5 Ways to Re-Establish a Strong Classroom Community

Starting the Spring semester is always exciting, but a bit overwhelming. Often, we realize how much content we still need to teach…where did half of the school year go?!

But we’re also met with students who have matured over the break and started to really blossom and show new strengths and abilities.

At the beginning of the year, it’s easy to focus on building a strong classroom family and strong relationships with each student. There’s (typically) some time built in for that and there’s usually support from admins and colleagues. It’s equally important, though, to focus on this after coming back from winter break. Our students have been away from each other (and us) for several weeks, and fallen out of routines. Because every student has a different experience on break, it’s important that we “even the playing field” and reengage students in our classroom community. There are several things we can do to make for a great second semester, but a few things come to mind that can make a huge difference.

Review your classroom values or “non-negotiables.” I created these posters years ago to remind us about the things that are always true in our class. No matter what time of year or what else is happening we are in, these things are always true. I share these posters during morning meeting, as well as the matching read-aloud. We typically do 1 a day for the first 2 weeks of school and the first 2 weeks back. YOU CAN GET THOSE HERE.

Classroom posters and mottos for building a strong classroom community. Posters to remind students about classroom values and expectations. Classroom rules posters.
Classroom posters and mottos for building a strong classroom community. Posters to remind students about classroom values and expectations. Classroom rules posters.
Classroom posters and mottos for building a strong classroom community. Posters to remind students about classroom values and expectations. Classroom rules posters.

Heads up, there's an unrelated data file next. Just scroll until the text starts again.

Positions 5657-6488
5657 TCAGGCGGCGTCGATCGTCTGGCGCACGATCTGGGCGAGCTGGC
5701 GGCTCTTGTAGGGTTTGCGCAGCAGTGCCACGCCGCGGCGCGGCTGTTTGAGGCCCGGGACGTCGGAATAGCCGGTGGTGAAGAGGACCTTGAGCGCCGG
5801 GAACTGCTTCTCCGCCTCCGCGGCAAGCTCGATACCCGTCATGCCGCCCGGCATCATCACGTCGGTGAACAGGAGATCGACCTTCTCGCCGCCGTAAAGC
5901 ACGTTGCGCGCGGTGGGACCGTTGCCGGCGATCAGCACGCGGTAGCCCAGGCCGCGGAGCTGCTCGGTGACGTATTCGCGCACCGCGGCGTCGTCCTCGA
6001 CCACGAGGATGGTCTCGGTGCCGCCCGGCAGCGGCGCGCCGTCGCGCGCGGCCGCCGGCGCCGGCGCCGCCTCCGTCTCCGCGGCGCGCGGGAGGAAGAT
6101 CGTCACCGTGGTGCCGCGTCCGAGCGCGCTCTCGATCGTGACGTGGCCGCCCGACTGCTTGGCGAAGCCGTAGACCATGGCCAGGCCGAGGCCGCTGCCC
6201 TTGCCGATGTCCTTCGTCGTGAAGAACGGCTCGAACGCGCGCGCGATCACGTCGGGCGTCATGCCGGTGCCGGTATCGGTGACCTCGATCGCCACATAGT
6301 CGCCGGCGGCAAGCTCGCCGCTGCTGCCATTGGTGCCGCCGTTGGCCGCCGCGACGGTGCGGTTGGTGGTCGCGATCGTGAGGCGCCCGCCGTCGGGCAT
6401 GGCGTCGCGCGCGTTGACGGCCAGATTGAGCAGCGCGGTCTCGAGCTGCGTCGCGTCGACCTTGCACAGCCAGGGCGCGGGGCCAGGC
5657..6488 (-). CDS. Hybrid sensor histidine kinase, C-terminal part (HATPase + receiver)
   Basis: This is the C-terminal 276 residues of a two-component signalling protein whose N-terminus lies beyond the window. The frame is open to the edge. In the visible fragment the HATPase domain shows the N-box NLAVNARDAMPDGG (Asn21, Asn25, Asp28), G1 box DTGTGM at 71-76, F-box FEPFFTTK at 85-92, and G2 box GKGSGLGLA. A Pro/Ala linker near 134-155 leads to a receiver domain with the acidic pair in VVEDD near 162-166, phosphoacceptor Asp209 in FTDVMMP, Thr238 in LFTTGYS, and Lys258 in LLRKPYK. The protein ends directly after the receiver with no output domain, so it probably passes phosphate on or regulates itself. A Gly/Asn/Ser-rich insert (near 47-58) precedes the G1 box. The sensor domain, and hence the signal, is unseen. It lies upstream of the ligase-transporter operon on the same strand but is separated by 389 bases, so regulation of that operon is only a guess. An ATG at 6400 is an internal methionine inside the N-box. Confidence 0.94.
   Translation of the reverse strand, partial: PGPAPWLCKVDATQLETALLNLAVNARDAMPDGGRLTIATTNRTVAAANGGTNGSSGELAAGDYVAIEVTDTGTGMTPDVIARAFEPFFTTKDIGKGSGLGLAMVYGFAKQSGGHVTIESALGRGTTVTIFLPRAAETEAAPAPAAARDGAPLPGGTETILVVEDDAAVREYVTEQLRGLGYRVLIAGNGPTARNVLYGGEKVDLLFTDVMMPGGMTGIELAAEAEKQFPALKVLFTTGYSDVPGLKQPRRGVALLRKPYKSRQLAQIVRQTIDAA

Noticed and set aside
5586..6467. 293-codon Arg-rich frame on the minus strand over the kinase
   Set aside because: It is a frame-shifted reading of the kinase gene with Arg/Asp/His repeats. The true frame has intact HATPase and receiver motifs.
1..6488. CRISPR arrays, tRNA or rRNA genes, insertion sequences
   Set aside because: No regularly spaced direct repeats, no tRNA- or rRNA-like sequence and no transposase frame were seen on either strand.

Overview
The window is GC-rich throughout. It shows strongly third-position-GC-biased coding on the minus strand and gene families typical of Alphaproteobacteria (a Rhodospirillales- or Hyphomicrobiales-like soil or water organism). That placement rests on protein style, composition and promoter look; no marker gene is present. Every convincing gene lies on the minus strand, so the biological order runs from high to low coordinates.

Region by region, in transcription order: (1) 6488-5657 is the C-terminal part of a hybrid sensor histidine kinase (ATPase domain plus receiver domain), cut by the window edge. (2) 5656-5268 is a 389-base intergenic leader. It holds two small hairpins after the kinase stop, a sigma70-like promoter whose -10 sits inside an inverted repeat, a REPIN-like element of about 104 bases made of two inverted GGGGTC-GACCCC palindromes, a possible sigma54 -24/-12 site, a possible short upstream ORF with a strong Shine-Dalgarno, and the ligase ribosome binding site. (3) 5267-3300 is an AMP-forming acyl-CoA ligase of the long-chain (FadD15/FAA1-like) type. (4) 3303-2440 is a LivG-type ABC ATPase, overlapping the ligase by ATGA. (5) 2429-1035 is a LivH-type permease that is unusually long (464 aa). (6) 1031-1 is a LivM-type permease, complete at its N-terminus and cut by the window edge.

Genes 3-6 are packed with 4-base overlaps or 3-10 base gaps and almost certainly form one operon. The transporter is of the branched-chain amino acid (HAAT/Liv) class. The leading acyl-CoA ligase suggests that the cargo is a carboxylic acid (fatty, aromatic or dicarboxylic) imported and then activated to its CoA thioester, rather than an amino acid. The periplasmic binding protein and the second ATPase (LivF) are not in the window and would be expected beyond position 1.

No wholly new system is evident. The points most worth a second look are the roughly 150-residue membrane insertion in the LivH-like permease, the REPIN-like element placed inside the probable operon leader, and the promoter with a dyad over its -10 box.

Review expectations. A lot of students may have had an entirely different routine and set of expectations while they were out of school. It’s not fair to expect students to jump right back in to where we were in December without a few reminders. Things like how do we unpack in the mornings, how do we get the supplies we need and expectations for walking in the hallway are great things to “re-teach” after a long break. You can get the following activities HERE.

Classroom rules and expectations. Back to school activities for students. Activities to build a strong classroom community. Social-emotional learning activities and downloads. Digital and printable activities for back to school.

Encourage students to re-connect. Just like at the beginning of the year, we encourage new and existing friendships within our class it’s important to give students time to reconnect after the break. Offer some games and quick activities for students to remember what they have in common with their peers and have positive interactions from the very beginning of the new semester.

Be mindful of the different experiences students have over the break. For a lot of students, extended breaks are relaxing, fun and exciting. For others, though, they might be lonely, boring or even painful and scary. If you choose to have students talk about their break, give them another option. For example, you may have students share “one fun thing I did over break.” Instead, you could have them share “one fun thing I did over break OR one fun thing I’m looking forward to doing at school.” This makes sure all of your students can participate and don’t have to make something up or share something they’re not comfortable with.

Set aside time for individual students. Time management is one of the most challenging parts of being a teacher. There truly just is not enough time in the day…or week…or even year! During the first few days back, though, it’s SO important and helpful to set aside even 30 seconds to connect with students individually. It might be during guided reading, when they first come in, at recess or during writing workshop. You don’t have to spend 10 minutes with each child to make a difference. During reader’s workshop, for example, instead of jumping right into the content, say “I’m so happy to be back reading with you. I really missed that during the break! I even saw some LEGOs at the store, and it reminded me of you and how you love to read LEGO books.” I’ve barely taken any time at all away from instruction, but I was able to share a meaningful connection with that student.

There are so many ways to reconnect with students after the break, and it’s important to find what works for you. Remember…a few minutes building relationships will save SO MUCH time later.

If you’d like to have students write about “One Fun Thing,” here is a free download for you! Students can choose to write about a fun thing from their break or a fun thing they want to do this year!

5 Ways to Connect with Students after break; classroom community after a long break; Making connections with students. Helping students connect with each other. Building a strong classroom community.

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